Lee Daniels (Precious) directs this drama starring Forest Whitaker as a sharecropper's son who grows up to become a White House butler in service to every U.S. president from Eisenhower (Robin Williams) to Reagan (Alan Rickman). The stunt casting is off-putting and Daniels prefers seamy melodrama to insights into the varying characters of presidents, but the central idea still manages to provoke. ***
THE MORTAL INSTRUMENTS: CITY OF BONES
Kildonan Place, McGillivray, Polo Park, St. Vital, Towne. PG. 130 minutes.
A stilted, silly mishmash of earlier fantasy franchises starring Lily Collins as a young woman who learns she is the latest in a long line of "shadow-hunters," descendants of an angel, born to do battle with sundry demons, vampires, witches and warlocks. If you love exposition and shapely (if bland) young actors in leather, skinny jeans, knee boots, goth cocktail dresses and heavy eye makeup, this may be the movie for you. ** 1/2 (Reviewed by Roger Moore)
ONE DIRECTION: THIS IS US
Kildonan Place, Polo Park, St. Vital. G. 93 minutes.
The Brit boy band created by Simon Cowell get their own 3D concert film/love-in directed by Morgan Spurlock. It's not that different from the Justin Bieber doc, or the Jonas Brothers and Miley Cyrus concert films -- sanitized and packaged -- presenting these five British and Irish boys, ages 19-21, as paragons of pop virtue while others vouch for what "rebels" they are, and that they have "edge." **1/2 (Reviewed by Roger Moore)
PERCY JACKSON: SEA OF MONSTERS
Kildonan Place, Polo Park, St. Vital. PG. 106 minutes.
This sequel to Percy Jackson and the Lightning Thief sees our demi-god hero (Logan Lerman) and his friends attempting to save their refuge by going on a mission to the Bermuda Triangle to discover the Golden Fleece. The saga gets points for attempting to illuminate the world of Greek mythology for young audiences, but it's too bad the result is largely lacklustre. **1/2 (Reviewed by Claudia Puig)
McGillivray, Polo Park, St. Vital. G. 92 minutes.
A humble crop-dusting plane named Dusty Crophopper (voiced by Dane Cook) aspires to be a racer and enters an around-the-world contest in this Disney spin-off of Pixar's Cars franchise. The movie earns a few bonus air miles with some exotic locales and a few genuinely funny moments, but a wartime flashback is a tad too grim for the presumably juvenile crowd. **
THE SMURFS 2
St. Vital, Towne. G. 105 minutes.
The Wizard Gargamel (Hank Azaria), needing some Smurf magic, conjures up a couple of Naughties (elfin Smurf-like entities of dishonest disposition) to kidnap Smurfette (Katy Perry). Filled with Smurf wholesomeness, Smurf puns and posi-Smurf messages about "never giving up on family," The Smurfs 2 still sucks Smurfberries. ** (Reviewed by Roger Moore)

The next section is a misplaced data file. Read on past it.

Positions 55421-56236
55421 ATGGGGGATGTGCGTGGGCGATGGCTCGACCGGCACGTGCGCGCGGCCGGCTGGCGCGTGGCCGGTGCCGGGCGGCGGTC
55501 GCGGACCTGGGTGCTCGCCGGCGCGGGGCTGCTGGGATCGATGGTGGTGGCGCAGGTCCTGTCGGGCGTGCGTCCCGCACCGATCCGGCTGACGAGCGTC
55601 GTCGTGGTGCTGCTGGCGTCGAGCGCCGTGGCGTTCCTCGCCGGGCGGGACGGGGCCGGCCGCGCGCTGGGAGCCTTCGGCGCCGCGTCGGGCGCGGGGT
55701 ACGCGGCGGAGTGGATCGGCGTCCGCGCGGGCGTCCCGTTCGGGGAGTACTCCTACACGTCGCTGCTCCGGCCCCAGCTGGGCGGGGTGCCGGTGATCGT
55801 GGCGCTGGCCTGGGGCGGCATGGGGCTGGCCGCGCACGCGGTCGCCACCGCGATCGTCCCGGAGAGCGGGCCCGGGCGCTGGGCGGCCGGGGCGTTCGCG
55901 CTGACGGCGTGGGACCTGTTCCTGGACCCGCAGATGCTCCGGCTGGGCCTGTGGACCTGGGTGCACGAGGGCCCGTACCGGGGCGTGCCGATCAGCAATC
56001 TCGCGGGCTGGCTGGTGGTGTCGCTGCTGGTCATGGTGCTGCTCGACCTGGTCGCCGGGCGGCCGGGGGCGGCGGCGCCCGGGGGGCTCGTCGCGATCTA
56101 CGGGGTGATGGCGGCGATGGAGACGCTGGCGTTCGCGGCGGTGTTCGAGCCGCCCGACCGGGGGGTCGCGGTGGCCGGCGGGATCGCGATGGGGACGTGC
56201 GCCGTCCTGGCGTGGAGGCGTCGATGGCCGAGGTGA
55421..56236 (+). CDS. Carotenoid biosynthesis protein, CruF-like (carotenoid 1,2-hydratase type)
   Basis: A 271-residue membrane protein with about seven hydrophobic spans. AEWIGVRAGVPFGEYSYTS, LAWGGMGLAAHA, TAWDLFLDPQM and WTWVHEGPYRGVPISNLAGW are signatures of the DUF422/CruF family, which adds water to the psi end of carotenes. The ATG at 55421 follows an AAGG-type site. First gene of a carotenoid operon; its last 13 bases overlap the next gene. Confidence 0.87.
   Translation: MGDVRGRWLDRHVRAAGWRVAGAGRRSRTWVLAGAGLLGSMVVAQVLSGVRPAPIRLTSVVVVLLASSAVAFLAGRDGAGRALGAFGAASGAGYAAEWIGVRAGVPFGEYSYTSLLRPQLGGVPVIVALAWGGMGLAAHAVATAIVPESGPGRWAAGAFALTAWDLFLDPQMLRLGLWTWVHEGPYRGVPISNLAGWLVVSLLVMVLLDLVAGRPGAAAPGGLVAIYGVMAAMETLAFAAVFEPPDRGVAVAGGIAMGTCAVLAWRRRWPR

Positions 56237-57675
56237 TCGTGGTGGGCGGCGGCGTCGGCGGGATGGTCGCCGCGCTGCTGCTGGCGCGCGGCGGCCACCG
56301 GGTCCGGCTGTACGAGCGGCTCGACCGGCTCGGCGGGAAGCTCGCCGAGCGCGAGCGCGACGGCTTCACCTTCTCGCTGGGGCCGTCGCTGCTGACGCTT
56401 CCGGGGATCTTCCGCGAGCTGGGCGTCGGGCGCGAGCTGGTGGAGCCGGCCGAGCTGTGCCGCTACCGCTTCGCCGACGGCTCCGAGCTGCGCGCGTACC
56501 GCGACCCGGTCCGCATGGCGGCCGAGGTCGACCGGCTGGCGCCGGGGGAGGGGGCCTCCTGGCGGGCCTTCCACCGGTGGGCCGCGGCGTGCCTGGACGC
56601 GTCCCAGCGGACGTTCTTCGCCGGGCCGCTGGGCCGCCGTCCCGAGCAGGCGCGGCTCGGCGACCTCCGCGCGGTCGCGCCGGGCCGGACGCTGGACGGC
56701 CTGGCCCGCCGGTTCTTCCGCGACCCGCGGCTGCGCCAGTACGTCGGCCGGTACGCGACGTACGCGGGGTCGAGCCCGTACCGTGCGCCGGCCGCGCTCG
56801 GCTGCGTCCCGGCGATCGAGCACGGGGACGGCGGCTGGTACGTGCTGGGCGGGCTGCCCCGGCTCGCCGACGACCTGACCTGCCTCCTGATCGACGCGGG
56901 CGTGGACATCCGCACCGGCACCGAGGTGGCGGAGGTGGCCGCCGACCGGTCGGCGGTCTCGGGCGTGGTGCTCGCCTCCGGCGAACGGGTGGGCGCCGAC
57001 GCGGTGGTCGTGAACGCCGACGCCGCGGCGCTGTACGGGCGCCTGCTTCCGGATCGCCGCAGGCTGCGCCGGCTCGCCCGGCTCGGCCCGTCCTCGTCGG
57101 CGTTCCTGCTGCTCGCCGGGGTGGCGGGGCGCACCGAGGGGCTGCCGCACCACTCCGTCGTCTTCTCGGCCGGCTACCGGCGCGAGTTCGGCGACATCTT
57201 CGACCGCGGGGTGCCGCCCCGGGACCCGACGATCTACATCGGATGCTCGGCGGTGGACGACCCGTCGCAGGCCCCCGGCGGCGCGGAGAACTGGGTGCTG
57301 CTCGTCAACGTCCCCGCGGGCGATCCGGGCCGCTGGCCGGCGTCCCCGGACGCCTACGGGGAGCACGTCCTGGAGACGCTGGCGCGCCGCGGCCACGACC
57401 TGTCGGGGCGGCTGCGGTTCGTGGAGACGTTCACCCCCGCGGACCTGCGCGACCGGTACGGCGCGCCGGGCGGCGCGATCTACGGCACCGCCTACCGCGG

McGillvray, Polo Park. 14A. 109 minutes.
A couple of bank robbers (Denzel Washington and Mark Wahlberg) accidentally steal $40 million from a small-town bank, leading to the slow unravelling of a massive conspiracy involving the DEA, the CIA, the navy and a Mexican drug cartels. It all feels like a '70s throwback (specifically recalling the '73 classic Charley Varrick) and Washington and Wahlberg have a bit of charisma, which helps with an otherwise rote action movie. ** 1/2
WE'RE THE MILLERS
Grant Park, Kildonan Place, McGillivray, Polo Park, St. Vital, Towne. 14A. 110 minutes.
Jason Sudeikis is a lowly pot dealer forced to assemble a bogus wholesome family to get a huge shipment of marijuana across the border from Mexico. A twist on the snobs-vs.-slobs comedy formula -- call it straights-vs.-reprobates -- this is a pleasingly raunchy summer farce with Sudeikis ideally cast as a lowlife with a wholesome facade and Jennifer Aniston gleefully tearing apart her Friends image as the sensible good girl, in the role of a desperate stripper at the end of her G-string. ***
Polo Park. 14A. 126 minutes.
The feral, adamantium-boned loner Logan (Hugh Jackman) is summoned to Japan by a man whose life he saved during the Second World War, only to find himself rendered physically vulnerable for the first time in his life. This gets points for going somewhere new in a superhero movie, where the norm is to get stuck in the fertile but familiar mud of the origin story. ***
THE WORLD'S END
Kildonan Place, McGillivray, Polo Park, St. Vital, Towne. 14A. 109 minutes.
The world ends not with a bang but a whimper and so too does director Edgar Wright's otherwise riotous "Cornetto trilogy" (also including Shaun of the Dead and Hot Fuzz). Simon Pegg stars as a stuck-in-the-past party animal who convinces four of his old mates to complete a 12-stop pub crawl unsuccessfully initiated in the '80s. Alas, the old hometown is now populated with robots. In the previous films, Wright and Pegg took the mickey out of genre movies and contemporary life. This movie, while not without some rewarding comic bits, indicates encroaching middle age has taken the mickey out of them. ***